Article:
This article was produced in partnership with Type Investigations.
TULSA, Okla. — In November 2017, just months into his freshman year at Oral Roberts University, Andrew Hartzler was sitting in the school’s chapel, listening to the university president preach a sermon called “Holy Sex” and wondering if someone was trying to out him.
Attendance at the twice-weekly service was mandatory for students at the conservative evangelical college in Tulsa, Oklahoma. At this service, William M. Wilson invoked the biblical “Song of Solomon” to extol the thrills of married sex, enticing students to chase a “Ring By Spring,” a marriage engagement within their first year. Wilson then made a dark pivot to remind them that there was only one path to this happy ending. Under Levitical law, he intoned, “if a man has sexual relations with a man as one does with a woman, both of them have done what is detestable, they are put to death.”
Wilson asked the assembled students to close their eyes, bow their heads and raise their hand if they if they needed “healing in this area of sexuality.” Although the services are videotaped and later posted online, Wilson assured the students that no one was looking, and that he would pray for anyone who raised their hand.
“I remember thinking then,” said Hartzler, “Oh, my gosh, is this a set up?”
Hartzler, who is gay, did not raise his hand, acutely aware that at ORU, being gay is an honor code offense punishable by expulsion. Like all students, Hartzler had signed a pledge: “I will not engage in or attempt to engage in any illicit, unscriptural sexual acts, which include any homosexual activity and sexual intercourse with one who is not my spouse. I will not be united in marriage other than the marriage between one man and one woman.”
At any other non-religious college, such a pledge would be a violation of a 1972 federal law that protects against sex discrimination at schools that receive federal funding. Since the mid-2010s, as courts and policymakers began interpreting “sex” in federal civil rights statutes to include gender identity and later, sexual orientation, these protections have expanded to LGBTQ students. But none of these protections exist for an estimated 100,000 LGBTQ students at over 200 religious colleges and universities that have taken advantage of the law’s expansive religious exemption. To qualify for the exemption, a religious college or university need only notify the Department of Education of how complying with the law’s nondiscrimination provisions would conflict with its religious tenets. Under a change made by the Trump administration, a university can even request the exemption after being accused of discrimination.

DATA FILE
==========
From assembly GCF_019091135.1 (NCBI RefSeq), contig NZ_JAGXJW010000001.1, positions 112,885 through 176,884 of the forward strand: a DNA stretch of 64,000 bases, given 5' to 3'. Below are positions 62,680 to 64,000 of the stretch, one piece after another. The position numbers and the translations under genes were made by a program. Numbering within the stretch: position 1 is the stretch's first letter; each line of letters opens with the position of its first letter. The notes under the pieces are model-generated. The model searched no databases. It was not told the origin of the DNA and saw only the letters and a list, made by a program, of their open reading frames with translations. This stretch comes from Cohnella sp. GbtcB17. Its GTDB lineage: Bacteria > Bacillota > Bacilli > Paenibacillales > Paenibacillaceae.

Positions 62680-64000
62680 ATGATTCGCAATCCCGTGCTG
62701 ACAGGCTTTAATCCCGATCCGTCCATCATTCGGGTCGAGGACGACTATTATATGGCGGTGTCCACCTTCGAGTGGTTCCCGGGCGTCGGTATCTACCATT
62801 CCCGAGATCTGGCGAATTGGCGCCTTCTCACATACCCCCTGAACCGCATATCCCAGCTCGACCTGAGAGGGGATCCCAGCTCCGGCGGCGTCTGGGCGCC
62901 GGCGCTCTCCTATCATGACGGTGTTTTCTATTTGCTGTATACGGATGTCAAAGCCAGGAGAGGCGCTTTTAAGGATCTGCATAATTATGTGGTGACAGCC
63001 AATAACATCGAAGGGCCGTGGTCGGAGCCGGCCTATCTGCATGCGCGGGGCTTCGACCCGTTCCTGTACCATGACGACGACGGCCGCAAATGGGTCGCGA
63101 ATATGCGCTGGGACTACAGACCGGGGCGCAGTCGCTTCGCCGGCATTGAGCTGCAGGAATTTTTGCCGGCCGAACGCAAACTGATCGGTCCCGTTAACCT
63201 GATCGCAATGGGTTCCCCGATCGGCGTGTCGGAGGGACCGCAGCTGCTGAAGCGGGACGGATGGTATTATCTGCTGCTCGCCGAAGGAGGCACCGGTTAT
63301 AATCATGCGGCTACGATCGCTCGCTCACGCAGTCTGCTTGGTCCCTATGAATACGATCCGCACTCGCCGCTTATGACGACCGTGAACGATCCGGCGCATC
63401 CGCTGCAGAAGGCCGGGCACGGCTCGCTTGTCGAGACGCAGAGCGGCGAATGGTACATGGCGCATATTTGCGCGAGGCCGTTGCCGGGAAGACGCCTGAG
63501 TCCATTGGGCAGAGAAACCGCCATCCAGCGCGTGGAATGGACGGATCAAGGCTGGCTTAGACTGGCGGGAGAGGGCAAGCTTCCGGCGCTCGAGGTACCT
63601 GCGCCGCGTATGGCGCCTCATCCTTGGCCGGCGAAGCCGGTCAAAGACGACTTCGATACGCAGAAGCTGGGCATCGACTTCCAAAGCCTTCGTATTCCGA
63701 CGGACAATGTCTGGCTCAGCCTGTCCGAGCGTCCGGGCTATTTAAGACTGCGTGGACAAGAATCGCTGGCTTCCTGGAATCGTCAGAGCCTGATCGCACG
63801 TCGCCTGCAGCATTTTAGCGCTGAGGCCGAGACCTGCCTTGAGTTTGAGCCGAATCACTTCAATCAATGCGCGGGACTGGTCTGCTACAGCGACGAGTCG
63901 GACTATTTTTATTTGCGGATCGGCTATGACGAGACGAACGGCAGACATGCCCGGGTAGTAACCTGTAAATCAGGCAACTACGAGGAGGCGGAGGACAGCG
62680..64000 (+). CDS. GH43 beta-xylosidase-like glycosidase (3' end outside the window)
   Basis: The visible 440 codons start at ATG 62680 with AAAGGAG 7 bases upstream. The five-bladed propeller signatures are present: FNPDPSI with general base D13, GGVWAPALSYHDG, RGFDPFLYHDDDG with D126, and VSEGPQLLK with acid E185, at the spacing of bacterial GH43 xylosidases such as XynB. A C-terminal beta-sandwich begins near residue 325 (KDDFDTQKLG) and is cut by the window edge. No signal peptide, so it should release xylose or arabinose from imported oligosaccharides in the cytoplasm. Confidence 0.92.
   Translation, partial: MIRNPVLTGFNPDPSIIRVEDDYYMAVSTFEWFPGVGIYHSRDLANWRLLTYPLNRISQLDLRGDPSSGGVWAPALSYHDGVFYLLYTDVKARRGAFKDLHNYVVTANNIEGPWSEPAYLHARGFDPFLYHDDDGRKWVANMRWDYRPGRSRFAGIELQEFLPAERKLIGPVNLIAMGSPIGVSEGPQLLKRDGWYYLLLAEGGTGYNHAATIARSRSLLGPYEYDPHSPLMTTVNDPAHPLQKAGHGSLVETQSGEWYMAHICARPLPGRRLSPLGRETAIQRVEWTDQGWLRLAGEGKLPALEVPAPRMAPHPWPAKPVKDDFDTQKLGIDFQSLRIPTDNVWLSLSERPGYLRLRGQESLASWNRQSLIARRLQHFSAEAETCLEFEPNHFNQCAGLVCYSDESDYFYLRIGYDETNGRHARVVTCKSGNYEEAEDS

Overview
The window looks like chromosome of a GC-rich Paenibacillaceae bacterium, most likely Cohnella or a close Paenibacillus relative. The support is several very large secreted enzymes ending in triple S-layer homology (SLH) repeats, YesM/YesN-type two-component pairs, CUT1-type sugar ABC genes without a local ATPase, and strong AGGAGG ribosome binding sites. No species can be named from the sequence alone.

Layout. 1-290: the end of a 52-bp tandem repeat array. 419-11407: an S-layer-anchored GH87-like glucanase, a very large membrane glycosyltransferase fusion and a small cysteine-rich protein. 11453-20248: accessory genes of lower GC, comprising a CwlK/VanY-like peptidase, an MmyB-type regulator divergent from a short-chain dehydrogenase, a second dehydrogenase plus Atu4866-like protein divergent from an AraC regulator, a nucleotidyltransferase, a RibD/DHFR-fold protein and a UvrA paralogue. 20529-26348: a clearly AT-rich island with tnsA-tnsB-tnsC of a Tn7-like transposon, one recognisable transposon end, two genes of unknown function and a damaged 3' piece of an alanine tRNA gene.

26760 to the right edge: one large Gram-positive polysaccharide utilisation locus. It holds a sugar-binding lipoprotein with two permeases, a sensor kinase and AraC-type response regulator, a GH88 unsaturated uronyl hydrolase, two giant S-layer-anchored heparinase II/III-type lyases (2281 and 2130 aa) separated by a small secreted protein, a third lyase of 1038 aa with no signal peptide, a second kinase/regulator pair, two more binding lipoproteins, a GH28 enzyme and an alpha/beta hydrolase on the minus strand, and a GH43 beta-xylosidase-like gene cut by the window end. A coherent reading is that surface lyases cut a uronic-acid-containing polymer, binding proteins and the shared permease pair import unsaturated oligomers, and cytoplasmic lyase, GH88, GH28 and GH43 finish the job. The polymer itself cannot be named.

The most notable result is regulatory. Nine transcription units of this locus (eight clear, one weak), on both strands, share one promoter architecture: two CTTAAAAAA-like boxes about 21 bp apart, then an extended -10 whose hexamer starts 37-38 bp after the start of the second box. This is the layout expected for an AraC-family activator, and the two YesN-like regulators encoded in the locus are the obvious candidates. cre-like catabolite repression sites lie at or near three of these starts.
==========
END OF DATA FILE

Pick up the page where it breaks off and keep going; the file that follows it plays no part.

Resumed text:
ORU wasn’t Andrew Hartzler’s first choice for college. But his father, who had raised him in a deeply conservative Christian environment, told him it was the only university he would pay for his son to attend. At home, church, and the Christian schools he attended, he was consistently taught that homosexuality was sinful, and that gay people were ungodly and even criminal. His parents live on the same property in suburban Kansas City, Missouri, as his father’s brother and his wife, Rep. Vicky Hartzler, who has pushed for some of the most expansive restrictions on gay people, was suspended from Twitter for an anti-trans post, and is now running in the Republican Senate primary to replace the retiring Roy Blunt.
During his time at ORU, Hartzler, now 23, assiduously concealed his sexual identity from school officials in order to avoid a punishment that would jeopardize his degree. In his junior year, he was summoned to a dean’s office after he was reported for having his boyfriend, who was not an ORU student, in his dorm room. Faced with the possibility of punishment and even expulsion from the university, Hartzler got an unexpected reprieve when Covid shut down the campus. He managed to avoid a series of “accountability meetings” with deans, move off campus and finish his degree in psychology remotely, graduating in May 2021.